What happens when an employee plucks up the courage to challenge a senior manager’s unsafe behaviour and is met with negativity, bordering on rude?

Colin Hewson tells how a particularly negative safety conversation had surprising results.

Recently, I was working with a small group in a client organisation, coaching effective safety conversations. After a day in the classroom, discussing some of the theory behind the technique, the time had come for each individual to go out on site and put into practice what they had learned.

Recognising what’s being done well

They group did a great job and I witnessed some really positive safety engagements, with a range of people from security personnel, painters and slingers, to banksmen and crane operators. I was especially pleased to hear them discussing and recognising what was being done well, as this is what most people do most of the time, yet we forget to acknowledge it.

A brave challenge

These discussions were confirmation for each individual that with some thought and preparation they really could just approach people and ask about safety, recognise what was being done well and discuss the consequences, in terms of harming themselves or others, should they have not been following the safe systems of work.

Then as the final conversation was being sought, one of the group, Jeff, spotted three ‘managers’ in the operational area who, unfortunately, were not complying with the site rules. He was brave enough to suggest he would go and have a chat with them.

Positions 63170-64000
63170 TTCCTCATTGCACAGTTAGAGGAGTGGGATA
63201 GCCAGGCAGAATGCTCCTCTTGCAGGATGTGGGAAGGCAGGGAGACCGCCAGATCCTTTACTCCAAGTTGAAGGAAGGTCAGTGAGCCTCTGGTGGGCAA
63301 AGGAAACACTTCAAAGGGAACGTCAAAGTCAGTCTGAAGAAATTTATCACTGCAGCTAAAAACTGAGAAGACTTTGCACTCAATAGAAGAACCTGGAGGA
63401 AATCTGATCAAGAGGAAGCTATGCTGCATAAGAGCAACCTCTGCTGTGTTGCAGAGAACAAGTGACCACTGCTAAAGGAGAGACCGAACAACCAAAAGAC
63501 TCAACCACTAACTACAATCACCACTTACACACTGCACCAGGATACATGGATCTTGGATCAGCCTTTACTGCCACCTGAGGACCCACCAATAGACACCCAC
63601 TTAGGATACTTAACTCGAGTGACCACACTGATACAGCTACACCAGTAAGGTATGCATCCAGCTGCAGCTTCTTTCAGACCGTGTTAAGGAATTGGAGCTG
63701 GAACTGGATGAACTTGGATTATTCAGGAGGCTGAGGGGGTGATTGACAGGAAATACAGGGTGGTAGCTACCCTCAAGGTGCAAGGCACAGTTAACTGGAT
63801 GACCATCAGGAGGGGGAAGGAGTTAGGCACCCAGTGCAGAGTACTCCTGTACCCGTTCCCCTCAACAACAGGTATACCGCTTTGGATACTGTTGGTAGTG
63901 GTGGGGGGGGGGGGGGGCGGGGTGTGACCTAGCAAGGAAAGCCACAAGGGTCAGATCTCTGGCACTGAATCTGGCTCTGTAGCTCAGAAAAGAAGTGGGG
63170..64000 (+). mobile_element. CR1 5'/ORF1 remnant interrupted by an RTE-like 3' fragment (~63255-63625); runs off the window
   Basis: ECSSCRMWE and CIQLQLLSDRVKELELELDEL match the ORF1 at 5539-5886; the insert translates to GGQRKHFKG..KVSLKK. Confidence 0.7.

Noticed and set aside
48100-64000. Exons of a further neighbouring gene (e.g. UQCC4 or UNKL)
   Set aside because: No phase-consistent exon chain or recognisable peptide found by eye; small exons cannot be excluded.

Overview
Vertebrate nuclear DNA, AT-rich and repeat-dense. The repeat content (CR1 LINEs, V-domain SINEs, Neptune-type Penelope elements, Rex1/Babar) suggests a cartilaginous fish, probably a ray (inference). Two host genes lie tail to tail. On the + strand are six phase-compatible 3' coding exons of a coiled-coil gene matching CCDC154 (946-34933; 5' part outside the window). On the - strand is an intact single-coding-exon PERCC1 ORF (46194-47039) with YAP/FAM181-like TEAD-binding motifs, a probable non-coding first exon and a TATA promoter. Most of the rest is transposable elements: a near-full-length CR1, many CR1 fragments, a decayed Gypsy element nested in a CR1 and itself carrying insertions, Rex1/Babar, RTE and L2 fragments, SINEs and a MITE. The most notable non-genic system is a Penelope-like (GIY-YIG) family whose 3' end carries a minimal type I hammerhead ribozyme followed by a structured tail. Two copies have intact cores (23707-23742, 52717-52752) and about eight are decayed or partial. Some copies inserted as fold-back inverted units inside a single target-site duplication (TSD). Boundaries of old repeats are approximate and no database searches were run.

Putting skills into practice

He was very courteous in his approach and introduction, explaining that he was on a coaching course and did they have a couple of minutes to help him put his new skill in to practice.

Their response, as one, was dismissive and uncooperative possibly even rude. However, as one of the group warmed to the mission, the conversation developed to an extent, grudgingly.

The fact that they were not following site rules had to be discussed, to understand why and gain a commitment for the future. The senior of the three was particularly unhappy with the intervention and it was with some reluctance that he shook hands at the end of the engagement.

Jeff was, let’s say, put off by his experience and left wondering what he had done wrong. While there were some minor learning points, which we discussed, overall his approach was very good.

The tide turns?

About half an hour later, on another part of the site, low and behold the same senior manager appeared and asked Jeff if he could have a word. Fearing that he was going to tear a few strips off him, I moved a little closer, ready to defend him.

However, the conversation took an unexpected turn. The manager, who had obviously spent some time thinking about the situation, actually apologised to Jeff, saying that he was right to challenge him and that he had thought about some additional training he could run through with his team.

Time to reflect

This experience shows that even what seems to be, or indeed is, a negative conversation, can often prompt a positive response in the end. What the conversation does, is make a person reflect on the consequences of their behaviour and the image they project. In this case, it even led to positive action being taken to make the site safer for all.

A good learning experience all round.